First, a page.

If you’re new to the game of hockey, you might be wondering about the importance of “breaking out.” Within the ebb and flow of every hockey game, your team will at various times find itself in control of the puck in your own end zone, with the opposing team forechecking hard. The challenge at this point, of course, is to move the puck out so you can clear the puck from your own end zone and then attack the opposing team’s goal. In ice hockey this is called a “breakout,” and the ability of a team to successfully and consistently achieve clean breakouts ultimately becomes a major factor in winning the game.
Practice Makes Perfect—and So Does Communicating
You’ll note that the breakout is framed as a team activity, not a personal skill. To effectively break out, particularly in the face of a highly aggressive opponent, all of your players on the ice must work together. The best way to accomplish these skills, working together as a team, is to practice and to communicate. Players practicing and playing together learn both team coordination as well as simple commands. Allowing every team member on the ice know what’s happening.
Combining Strategy with Skills
Hockey is clearly a skill sport—dynamic. One Must have the ability to skate, control the puck, and accurately pass and shoot. What many people fail to realize is that hockey is also very strategic. Teams that work together to implement the appropriate strategies often win games, even if the other team has more fundamental skills.
A team that consistently executes the proper strategic plays as a unit will find itself in better position to control the puck, shoot and score more consistently even if the opposition has better skaters and skills. For this reason, the ability of a team to consistently execute successful breakout plays becomes a prerequisite for success. There are typically 4 or 5 breakouts that every team should practice and master that will ultimately provide a solid basis for competing more effectively and for winning more games.
In the face of very aggressive forechecking, using the boards to “rim” the puck around the back of the net is often an effective play. In a rim breakout, one defenseman rims the puck to a winger, who is in turn supported by the center and the other wing. The defenseman shooting the puck should also call out “rim” or a previously agreed upon word to make sure the other defenseman in the zone knows what’s going on.
As a side note, many coaches prefer direct shots to shots along the board. Primarily because they are more effective—if accurate and properly executed. Using the boards to move the puck is often indicative of less skilled players who lack a degree of confidence in their passing attempts. Nevertheless, to counter an opponent who is pressing and aggressively forechecking, the rim breakout is a good and effective strategy.
In this play, the team recognizes that the opponents have flooded the ice on the side of the rink where one of defensemen has gained control of the puck. The “over” call is made and the defenseman with puck passes it behind the net—either using the boards, or better yet using a direct pass—to the other defenseman who takes it.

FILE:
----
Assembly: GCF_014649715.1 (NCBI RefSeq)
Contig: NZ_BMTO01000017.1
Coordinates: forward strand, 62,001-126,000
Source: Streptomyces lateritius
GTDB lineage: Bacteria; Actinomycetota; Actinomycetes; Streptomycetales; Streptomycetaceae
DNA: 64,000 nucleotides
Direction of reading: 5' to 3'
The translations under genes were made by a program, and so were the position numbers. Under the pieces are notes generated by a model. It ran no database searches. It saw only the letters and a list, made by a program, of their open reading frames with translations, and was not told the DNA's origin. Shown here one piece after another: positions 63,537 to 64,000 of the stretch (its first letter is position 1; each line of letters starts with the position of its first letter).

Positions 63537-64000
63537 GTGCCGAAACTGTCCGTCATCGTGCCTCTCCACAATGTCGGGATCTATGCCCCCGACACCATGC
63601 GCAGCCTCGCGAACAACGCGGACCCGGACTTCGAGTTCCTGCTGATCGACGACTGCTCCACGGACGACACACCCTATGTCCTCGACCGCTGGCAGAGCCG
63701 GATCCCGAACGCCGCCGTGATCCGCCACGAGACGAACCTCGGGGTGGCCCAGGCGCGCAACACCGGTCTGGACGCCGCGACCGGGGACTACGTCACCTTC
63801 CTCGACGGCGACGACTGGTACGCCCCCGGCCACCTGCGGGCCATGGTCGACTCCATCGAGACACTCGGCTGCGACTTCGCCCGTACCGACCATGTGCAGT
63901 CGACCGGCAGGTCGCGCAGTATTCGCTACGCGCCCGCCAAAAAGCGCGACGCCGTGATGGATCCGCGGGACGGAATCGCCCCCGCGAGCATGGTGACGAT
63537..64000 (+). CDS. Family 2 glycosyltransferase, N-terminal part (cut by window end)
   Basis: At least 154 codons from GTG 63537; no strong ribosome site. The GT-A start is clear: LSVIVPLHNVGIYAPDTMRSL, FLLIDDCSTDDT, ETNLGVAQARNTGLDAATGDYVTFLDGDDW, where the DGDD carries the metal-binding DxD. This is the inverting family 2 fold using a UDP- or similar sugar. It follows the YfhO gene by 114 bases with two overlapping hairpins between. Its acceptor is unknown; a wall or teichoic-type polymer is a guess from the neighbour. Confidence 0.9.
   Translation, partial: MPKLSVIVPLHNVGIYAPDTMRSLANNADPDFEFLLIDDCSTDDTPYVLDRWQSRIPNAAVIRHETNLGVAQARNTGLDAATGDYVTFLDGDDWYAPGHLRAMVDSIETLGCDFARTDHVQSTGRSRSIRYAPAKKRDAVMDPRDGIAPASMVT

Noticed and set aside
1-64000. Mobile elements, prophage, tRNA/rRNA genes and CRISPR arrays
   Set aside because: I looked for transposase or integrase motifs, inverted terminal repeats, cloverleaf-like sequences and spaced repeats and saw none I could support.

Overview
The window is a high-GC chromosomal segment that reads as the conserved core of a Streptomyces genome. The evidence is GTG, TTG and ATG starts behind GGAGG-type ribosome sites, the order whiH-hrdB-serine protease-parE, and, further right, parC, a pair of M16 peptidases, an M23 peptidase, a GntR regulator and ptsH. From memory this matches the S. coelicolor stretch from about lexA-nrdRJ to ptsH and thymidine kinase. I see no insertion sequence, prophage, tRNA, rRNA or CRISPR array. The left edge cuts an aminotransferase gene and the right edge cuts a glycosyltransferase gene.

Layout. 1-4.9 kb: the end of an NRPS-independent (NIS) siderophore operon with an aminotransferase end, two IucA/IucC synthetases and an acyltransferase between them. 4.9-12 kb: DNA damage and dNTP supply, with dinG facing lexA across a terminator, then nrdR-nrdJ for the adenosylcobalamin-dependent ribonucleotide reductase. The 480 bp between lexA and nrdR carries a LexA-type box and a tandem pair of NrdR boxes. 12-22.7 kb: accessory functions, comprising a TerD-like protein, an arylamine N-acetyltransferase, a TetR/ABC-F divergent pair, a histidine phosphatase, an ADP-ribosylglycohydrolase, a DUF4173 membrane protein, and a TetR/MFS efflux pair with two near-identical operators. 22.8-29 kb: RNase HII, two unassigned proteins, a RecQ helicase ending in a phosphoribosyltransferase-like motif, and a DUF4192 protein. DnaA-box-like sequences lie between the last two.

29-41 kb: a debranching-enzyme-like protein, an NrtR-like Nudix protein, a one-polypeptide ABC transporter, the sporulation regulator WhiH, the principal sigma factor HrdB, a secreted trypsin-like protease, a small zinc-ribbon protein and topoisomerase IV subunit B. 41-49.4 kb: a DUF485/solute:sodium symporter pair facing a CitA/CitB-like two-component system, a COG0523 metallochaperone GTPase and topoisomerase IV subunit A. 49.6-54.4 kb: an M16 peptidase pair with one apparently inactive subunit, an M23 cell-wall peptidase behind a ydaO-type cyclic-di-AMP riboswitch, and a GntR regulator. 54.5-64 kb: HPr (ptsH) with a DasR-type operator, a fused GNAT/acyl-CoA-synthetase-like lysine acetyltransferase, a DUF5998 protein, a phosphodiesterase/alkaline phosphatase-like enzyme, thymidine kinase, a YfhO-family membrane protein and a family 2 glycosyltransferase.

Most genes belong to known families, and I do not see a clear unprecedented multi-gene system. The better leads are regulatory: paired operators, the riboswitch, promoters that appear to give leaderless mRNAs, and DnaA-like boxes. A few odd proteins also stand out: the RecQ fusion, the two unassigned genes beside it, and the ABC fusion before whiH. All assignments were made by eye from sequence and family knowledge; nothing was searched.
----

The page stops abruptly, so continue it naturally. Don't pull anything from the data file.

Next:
The most important thing about the over breakout is that it must be done quickly, before opposing players can flood the other side of the ice. It must also be practiced and perfected, because in the heat of game, it is easy to confuse the over play with the rim. The key difference is the strategy behind the play. The main objective of the rim is to get the puck to a winger who can get the puck down the ice; the main objective of the over play is to clear the puck from a gang of opposing players.
If the defenseman has the puck and a little breathing room from the forechecking opponent—or has a speed advantage—the wheel play becomes a good option. In the wheel, the defenseman skates behind and as close to the net as possible. While the other defenseman, remaining near the crease in front of the net, “picks” opposing players trying to close in on the puck. Once the net has been cleared, the defenseman with the puck can pass it to the center or one of the wings to press the attack.
The reverse is always a potential backup plan for the wheel, called into play if the opposing player is too close and applying pressure. To execute the reverse, the defenseman with the puck banks the puck off of the boards in the opposite direction and behind the opposing player, passing it off to the other defenseman. When the wingers and center see the reverse coming into play, they adjust their positions accordingly and then press the attack.
The up breakout is used when there are a number of opposing players near or behind the net. In this play, the defenseman with the puck moves the puck up the strong side of the ice along the boards to the winger or the center. This is a very direct play and can be executed quickly.
Practice, Practice, Practice
Hockey is a team sport that requires not only individual skills, but team skills as well. By working and training together as a unit, practicing the plays outlined above by skating together and communicating with one another, a hockey team will dramatically improve its winning percentage on the ice.
Hockey is often thought of as a very physical game, so you might not realize that it’s a game of strategy as well. If you’ve always wanted to play or have been itching to get involved again after playing as a child, hit us up at ShinnyUSA! We have a blast every morning at local rinks in the area, and as you progress, you’ll pick up both the physical skills and strategic plays that make the game so exciting. Give us a try—we know you’ll be glad you did!